Many times it is the Chaplain providing pastoral care that is singular reason inmates are reunited with their families and friends. It is the Chaplain who is often the go-between initiating  a smooth transfer of the individual to the spiritual care of a minister, church or other spiritual group outside the prison walls. It is the Chaplain who assists case managers with housing and employment of prisoners after release, because they are able to be used as a character reference.

So I don't get why the Rev. Patrick McCollum, who is currently serving as a volunteer prison chaplain in California has been refused proper recognition because of the contents of his faith- which should be of no concern of the State at all due to the constitutional separation of church and state. McCollum is currently seeking standing among his colleagues of the Christian, Jewish, Muslim, Catholic and Native American faiths, who are eligible for hire by the State for their ministry. The 9th District Court has danced around the legalities of this issue, denying employment to the Wiccan minister. Not because he doesn't meet the criteria as an ordained member of the clergy supported by his faith tradition, or that he lacks proper education or credentials, or he is unfit for the job. The reason is that he is not a member of one of the five faiths recognized by the state of California. In other words, because the Rev. Patrick McCollum is Wiccan, his faith-recognized by the US military, buy the way, is judged wanting by a civil court. So if you are Ba'hi, Buddhist, Hindu or a host of other legitimate religions with 501 status in the United States, don't think you will be gainfully employed by the State of California right now, because your services will not be dignified by a pay check.  Alex Luchenitser, Senior Litigation Counsel for the group Americans United for Separation of Church and State made  the statement: " The Constitution requires all persons to be treated equally regardless of what their religion is.California's practice of only paying chaplains of certain faiths, while requiring chaplains of other faiths to work for free, is religious discrimination that plainly violates the Constitution."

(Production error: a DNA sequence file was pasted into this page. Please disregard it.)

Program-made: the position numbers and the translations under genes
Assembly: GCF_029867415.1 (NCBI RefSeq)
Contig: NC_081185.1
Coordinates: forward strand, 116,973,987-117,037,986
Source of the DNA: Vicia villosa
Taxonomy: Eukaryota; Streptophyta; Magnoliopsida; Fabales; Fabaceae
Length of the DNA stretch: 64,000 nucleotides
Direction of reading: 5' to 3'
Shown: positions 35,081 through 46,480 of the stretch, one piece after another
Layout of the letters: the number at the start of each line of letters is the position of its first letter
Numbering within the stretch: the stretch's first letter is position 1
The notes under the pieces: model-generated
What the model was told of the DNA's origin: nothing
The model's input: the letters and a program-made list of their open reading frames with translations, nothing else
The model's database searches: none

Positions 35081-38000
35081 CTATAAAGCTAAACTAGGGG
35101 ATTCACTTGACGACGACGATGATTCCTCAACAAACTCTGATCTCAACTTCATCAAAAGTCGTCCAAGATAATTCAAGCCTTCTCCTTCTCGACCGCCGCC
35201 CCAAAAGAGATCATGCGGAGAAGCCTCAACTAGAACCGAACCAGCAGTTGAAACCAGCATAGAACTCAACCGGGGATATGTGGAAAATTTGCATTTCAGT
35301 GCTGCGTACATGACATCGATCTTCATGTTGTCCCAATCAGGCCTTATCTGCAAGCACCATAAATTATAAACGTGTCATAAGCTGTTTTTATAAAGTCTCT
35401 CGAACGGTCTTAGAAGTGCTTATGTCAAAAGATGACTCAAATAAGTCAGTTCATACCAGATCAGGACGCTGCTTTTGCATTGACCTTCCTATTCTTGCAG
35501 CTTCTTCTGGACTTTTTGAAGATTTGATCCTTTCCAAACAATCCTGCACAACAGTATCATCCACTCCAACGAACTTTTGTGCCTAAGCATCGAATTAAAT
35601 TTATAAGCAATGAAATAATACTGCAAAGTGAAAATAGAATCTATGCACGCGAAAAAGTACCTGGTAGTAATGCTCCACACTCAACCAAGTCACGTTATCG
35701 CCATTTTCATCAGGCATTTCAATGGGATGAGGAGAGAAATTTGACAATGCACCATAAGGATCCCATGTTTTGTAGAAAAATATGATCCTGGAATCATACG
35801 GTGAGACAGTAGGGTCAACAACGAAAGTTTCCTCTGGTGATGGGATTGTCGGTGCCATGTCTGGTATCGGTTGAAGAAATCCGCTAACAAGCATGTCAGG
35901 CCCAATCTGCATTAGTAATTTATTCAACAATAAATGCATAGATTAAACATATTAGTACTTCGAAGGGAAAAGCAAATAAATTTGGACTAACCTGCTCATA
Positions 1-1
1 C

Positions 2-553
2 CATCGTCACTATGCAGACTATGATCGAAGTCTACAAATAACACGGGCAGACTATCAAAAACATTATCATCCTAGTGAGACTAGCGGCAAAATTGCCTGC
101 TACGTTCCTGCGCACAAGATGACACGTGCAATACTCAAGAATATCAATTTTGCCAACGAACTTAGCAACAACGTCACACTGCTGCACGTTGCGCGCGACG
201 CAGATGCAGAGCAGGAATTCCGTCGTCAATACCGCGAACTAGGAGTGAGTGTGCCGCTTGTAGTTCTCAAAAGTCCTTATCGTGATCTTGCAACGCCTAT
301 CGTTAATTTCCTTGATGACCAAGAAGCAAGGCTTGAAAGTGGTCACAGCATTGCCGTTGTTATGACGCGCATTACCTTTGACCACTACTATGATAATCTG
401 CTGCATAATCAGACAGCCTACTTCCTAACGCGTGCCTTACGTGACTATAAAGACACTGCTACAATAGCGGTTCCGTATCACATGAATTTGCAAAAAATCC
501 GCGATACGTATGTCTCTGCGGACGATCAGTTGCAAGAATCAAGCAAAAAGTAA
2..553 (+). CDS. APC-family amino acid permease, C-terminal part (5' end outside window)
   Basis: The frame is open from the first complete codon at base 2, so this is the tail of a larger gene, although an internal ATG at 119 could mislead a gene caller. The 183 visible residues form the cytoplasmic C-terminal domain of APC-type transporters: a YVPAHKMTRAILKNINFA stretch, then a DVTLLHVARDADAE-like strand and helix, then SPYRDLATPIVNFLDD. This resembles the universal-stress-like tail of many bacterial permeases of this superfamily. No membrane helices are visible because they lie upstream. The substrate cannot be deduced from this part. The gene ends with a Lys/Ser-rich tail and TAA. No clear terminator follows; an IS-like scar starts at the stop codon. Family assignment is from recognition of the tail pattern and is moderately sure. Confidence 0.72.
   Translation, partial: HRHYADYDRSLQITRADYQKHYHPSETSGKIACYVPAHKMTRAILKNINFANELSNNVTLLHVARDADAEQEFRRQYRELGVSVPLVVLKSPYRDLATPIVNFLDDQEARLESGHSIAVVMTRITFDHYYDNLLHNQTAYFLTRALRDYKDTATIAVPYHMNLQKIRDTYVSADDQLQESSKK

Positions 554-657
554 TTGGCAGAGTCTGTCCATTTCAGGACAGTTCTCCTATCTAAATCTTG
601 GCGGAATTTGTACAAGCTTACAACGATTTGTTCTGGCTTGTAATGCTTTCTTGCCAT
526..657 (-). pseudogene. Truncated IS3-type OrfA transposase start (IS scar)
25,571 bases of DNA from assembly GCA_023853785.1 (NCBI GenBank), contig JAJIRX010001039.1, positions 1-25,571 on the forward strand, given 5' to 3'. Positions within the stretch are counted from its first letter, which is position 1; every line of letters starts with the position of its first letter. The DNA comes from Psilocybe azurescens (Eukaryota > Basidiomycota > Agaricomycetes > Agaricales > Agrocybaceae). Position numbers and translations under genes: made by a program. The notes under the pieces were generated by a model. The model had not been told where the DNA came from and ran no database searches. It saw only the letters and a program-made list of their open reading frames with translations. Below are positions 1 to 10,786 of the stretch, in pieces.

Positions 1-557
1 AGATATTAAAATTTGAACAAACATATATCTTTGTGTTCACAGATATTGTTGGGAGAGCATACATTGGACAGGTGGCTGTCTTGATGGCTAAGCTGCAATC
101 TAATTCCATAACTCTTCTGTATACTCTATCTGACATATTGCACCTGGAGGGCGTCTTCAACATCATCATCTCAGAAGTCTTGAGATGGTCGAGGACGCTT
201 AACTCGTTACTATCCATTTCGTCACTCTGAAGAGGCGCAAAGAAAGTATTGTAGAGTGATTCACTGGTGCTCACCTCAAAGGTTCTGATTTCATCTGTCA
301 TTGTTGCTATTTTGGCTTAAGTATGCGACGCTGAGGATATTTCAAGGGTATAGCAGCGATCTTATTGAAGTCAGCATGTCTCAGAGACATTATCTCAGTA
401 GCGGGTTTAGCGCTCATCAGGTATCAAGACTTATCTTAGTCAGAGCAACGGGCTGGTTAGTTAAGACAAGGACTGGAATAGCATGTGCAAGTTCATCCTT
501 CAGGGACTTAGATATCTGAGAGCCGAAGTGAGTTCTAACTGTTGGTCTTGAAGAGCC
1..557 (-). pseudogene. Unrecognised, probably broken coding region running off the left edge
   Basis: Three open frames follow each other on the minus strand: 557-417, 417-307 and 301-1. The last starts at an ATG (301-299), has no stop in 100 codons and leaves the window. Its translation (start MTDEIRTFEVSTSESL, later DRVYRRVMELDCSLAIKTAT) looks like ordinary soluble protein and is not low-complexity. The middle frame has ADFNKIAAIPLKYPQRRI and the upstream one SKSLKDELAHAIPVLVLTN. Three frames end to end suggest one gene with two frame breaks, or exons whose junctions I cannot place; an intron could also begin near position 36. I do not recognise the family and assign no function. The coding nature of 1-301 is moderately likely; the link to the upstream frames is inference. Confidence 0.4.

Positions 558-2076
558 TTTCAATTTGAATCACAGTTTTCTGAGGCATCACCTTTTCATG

So what I get the State of California as saying is essentially this: That even though the Rev, Patrick McCollum has been a chaplain in the prison system for over a decade in a capacity that has been meaningful and  that he has contributed to the rehabilitation of perhaps hundreds of inmates through that service, which is in many ways identical to his ministerial colleagues, that service only has worth if it is free. Did I get that right?

1 Timothy 5:18 b, " The laborer is worthy of his wages." It seems to be applicable to others, so why not Patrick McCollum?

1 comment:

  1. It's interesting that a state prison system has to recognize religions in addition to the federal government. I was pretty sure federal law was above state law, and that would seem to me to make non-recognition of a 501 qualified religion technically impossible. Maybe I'm over simplifying, but seriously.

    Also, it's definitely religious discrimination not to hire chaplains of all faiths.